It must have seemed to the Iraqis that they were being hauled before a nightmare judge. They were accustomed to this, to violent noises, interrogations, searches. But still they were cowed by Hagner, by all of it. And even though he was careful to say Thank you and even sometimes Things are gonna get better to those frightened people, the words seemed empty after what had just been done, and Hagner seemed remote and alien. Inhuman. A few hours later, Hagner would emerge from his armor cocoon, pale and sweat-soaked, a wiry, almost skinny guy from Essex, Maryland, eating candy and falling exhausted onto his bunk. Happily alive, dreaming of boats.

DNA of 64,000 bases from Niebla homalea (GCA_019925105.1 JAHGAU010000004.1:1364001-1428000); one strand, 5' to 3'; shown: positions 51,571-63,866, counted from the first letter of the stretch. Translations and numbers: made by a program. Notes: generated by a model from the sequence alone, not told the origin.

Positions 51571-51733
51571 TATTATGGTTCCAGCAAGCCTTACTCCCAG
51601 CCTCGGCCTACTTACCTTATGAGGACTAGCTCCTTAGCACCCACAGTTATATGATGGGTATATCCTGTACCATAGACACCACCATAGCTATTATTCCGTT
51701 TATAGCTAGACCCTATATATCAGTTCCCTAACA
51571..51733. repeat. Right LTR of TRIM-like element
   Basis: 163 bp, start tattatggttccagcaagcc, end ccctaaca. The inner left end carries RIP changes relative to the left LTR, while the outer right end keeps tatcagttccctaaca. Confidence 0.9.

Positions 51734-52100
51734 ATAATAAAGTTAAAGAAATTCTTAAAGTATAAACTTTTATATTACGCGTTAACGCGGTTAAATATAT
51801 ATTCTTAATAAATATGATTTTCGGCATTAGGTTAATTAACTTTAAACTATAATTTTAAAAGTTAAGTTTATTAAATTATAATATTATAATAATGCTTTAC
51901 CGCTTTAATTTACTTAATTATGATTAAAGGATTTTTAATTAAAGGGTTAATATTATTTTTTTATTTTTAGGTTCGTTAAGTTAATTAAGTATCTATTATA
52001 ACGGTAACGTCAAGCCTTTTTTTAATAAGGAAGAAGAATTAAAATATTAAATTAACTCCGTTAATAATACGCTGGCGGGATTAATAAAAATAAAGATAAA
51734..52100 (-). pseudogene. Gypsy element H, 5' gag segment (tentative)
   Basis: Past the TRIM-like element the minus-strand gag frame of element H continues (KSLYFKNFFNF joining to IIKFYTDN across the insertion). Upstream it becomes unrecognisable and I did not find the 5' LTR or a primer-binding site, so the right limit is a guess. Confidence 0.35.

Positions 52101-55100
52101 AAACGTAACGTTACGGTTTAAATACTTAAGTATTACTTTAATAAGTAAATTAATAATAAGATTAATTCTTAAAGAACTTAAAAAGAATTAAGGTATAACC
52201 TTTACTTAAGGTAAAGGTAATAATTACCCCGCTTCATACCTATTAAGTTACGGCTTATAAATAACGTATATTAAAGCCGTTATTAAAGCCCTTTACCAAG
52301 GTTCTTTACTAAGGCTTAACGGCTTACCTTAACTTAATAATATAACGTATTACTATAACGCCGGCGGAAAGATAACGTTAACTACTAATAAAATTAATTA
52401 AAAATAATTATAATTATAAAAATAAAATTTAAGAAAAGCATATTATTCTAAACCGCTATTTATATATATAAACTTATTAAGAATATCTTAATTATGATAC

Hagner and his men were doing what other people would later call winning the war. They didn’t know they were winning it. I, embedded with them, didn’t know it. US politicians now describe Ramadi as a model of success. The president points there and grins. Look, it’s working. There’s the proof. If this is true, Ramadi must have changed a great deal since I visited.
more from VQR here.